obviously, would not be felt if not the chapter heading would give the beat to
you, the rhythm. You have to hear “Civil War,” and the “period after the Civil
War” to understand the liberal arts college, with their physics laboratories, their
biology courses, their cessation of hostilities with God Almighty in daily chapel,
et cetera.

Today we have military training, and we have all kind of wartime prepa-
rations. People take part in civilian defense, or in military defense in one way or
other. And again, it has to be said that the — United States of America have
gotten — involved into the global war. And I think if we would speak of “the
planet” and “the globe” more often than we speak of “the world,” the situation
would become clearer to us, why the indivisible unity of the human race now
has to be enforced in our colleges — much more purposively. It is not a luxury
now to insist that the Arabs and the Jews both must remain our friends. It’s a
very practical issue that we have to talk to the Zionists, and to talk to the Arabs
about the indivisible peace in the Near East, because whether it’s the Near East
or the Far East, whether it’s Europe or South America, the peace between men
has become indivisible. It wasn’t, before. You could have a nice war in Africa, or
you could have a nice war in Asia. And not only wouldn’t the newspaper not
report anything, we wouldn’t know that it happened; it wouldn’t — make no
dent elsewhere. And the — war of the United States of America against the Bay of
Tunis I think is totally forgotten today. It was just elsewhere, on a very dark
shore of the Mediterranean. We cannot say this now. There is no war which
doesn’t threaten the tissue, the texture, the fabric of all peace in all places.

On the planet and on the globe, the two world wars have made epoch,
because now we can no longer afford to speak of the world wars, but we must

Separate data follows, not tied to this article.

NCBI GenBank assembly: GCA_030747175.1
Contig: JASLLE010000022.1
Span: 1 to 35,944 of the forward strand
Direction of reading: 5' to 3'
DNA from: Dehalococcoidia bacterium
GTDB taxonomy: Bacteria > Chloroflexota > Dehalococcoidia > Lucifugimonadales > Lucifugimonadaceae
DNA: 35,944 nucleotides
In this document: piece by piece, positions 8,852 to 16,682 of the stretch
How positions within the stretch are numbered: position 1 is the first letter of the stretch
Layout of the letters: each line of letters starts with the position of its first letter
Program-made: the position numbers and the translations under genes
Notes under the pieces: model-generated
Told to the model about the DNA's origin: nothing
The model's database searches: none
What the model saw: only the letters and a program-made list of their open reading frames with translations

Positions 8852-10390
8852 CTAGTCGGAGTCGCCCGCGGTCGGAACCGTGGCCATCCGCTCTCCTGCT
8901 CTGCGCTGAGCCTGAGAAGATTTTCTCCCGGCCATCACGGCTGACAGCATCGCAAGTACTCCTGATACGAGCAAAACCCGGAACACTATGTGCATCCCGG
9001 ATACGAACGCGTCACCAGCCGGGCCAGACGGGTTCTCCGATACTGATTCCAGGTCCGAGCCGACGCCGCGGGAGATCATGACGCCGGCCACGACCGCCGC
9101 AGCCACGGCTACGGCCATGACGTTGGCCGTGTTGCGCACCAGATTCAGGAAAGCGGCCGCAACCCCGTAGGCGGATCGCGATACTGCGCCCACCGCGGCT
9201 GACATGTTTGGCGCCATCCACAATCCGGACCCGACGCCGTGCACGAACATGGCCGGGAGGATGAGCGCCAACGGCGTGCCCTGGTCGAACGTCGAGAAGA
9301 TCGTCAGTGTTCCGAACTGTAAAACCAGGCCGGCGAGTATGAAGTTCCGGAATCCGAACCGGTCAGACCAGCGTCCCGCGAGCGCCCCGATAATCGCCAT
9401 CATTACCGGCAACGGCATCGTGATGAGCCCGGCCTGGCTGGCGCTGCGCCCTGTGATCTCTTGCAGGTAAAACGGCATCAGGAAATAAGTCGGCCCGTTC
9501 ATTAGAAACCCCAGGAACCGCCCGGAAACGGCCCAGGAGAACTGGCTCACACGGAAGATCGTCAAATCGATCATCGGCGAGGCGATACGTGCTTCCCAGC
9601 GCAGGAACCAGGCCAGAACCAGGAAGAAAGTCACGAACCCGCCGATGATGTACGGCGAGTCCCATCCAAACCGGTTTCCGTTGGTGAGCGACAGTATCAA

begin to — think of a planetary peace. “World” is an old word, and we learn that
in the rhythm of mankind’s life, the terms change. There have been wars of
revolution, there have been wars of liberation, there have been religious wars.
Now we get world war. And just as the national wars of the 19th century were
all followed by a liberal era of free enterprise within a nation–high tariffs, inte-
gration of history teaching in any school of the land in the traditions of this one
country–so now with the world war, we suddenly have great interest, practical
interest in understanding the march of life on the whole planet, on the globe, in
order to find our place inside this one great society, or this one great nucleus into
which we have been led through the new inventions of science. We are either
part of the whole nucleus of mankind, or this race will explode and annihilate
itself. Nuclear physics are only a metaphor. It isn’t the atom that — whose explo-
sion makes us shudder. The human race has become indivisible. The human race
has become one molecule. And if it is not allowed to stay together, every particle
of it must be destroyed.

Now you understand that my story of Roscoe Pound, and my criticism of
your unconscious life on this campus is really one and the same thing. He could
not see the connection of an epoch-making event with the boring process of
teaching people the A, B, C, and the three R. And you cannot see that at one day,